Abstract 14774: Improved Prognosis Of Giant Cell Myocarditis
Background: Idiopathic giant cell myocarditis (GCM) is a rare form of inflammatory heart disease. Prior reports have shown a life expectancy less than 13 months from the time of diagnosis without a cardiac transplant.
Aims: To assess the natural history and prognosis of GCM in the era of combined immunosuppressive medication and intracardiac defibrillator (ICD) therapy.
Methods: A retrospective review of the 32 patients (age 48 ± 11, 22 female) diagnosed with histologically verified GCM in Finland between 1991-2011.
Results: The presenting symptoms of GCM were congestive heart failure in 10 (31 %) patients, distal AV block in 10 (31 %), ventricular tachycardia (VT) in 7 (22 %), sudden death in 1 (3 %) and symptoms consistent with acute myocardial infarction (chest pain and ECG findings) in 4 (13%). GCM was dianosed from endomyocardial biopsies (EMB) in 25 of the 32 cases. The remaining diagnoses were made at autopsy (5/32) or from explanted hearts (2/32). The majority of patients diagnosed at EMB (19/25) were given triple therapy with corticosteroid, azathioprine and cyclosporine and the rest (6/25) received two immunosuppressants. Intracardiac defibrillators (ICD) were implanted in 17/25 patients (68%). No patient receiving targeted GCM-therapy died but 8 (32%) underwent transplantation during a follow-up ranging from 1 to 89 months (mean, 32 months). 17 (68%) patients experienced sustained VTs during follow-up. One patient had recurrence of GCM in transplanted heart after 4.8 years.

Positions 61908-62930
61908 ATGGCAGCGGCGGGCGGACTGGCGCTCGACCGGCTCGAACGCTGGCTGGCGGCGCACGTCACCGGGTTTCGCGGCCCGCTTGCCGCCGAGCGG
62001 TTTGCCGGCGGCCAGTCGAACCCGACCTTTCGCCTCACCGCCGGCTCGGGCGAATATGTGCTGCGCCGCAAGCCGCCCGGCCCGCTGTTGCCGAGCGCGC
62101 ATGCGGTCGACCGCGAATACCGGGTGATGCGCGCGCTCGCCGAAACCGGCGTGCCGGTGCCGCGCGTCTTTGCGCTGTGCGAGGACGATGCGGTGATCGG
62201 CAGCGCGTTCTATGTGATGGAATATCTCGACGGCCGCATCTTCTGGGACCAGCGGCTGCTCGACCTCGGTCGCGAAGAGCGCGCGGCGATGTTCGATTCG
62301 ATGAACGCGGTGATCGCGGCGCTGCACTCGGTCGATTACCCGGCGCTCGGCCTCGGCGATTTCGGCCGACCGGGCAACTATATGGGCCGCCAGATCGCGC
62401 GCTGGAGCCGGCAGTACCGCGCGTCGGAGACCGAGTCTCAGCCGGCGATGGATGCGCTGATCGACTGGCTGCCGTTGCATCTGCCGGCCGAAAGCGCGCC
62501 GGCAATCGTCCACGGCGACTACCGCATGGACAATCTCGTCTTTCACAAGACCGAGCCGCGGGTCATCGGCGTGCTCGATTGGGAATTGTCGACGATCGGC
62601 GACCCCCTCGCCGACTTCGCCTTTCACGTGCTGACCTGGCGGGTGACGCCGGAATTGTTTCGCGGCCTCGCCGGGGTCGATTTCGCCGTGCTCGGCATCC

Conclusions: Aggressive immunosuppression may stabilize the disease course in most patients with GCM diagnosed during the native heart's lifetime. Sustained VTs remain a problem, however, and ICDs are frequently needed. In our experience, one third of patients do not respond to the current triple-drug immunosupression and need an early transplantation.
- Advancing heart failure
- Immunosuppressive therapy
- Ventricular arrhythmia
- Implantable cardioconvert defibrillator
- © 2011 by American Heart Association, Inc.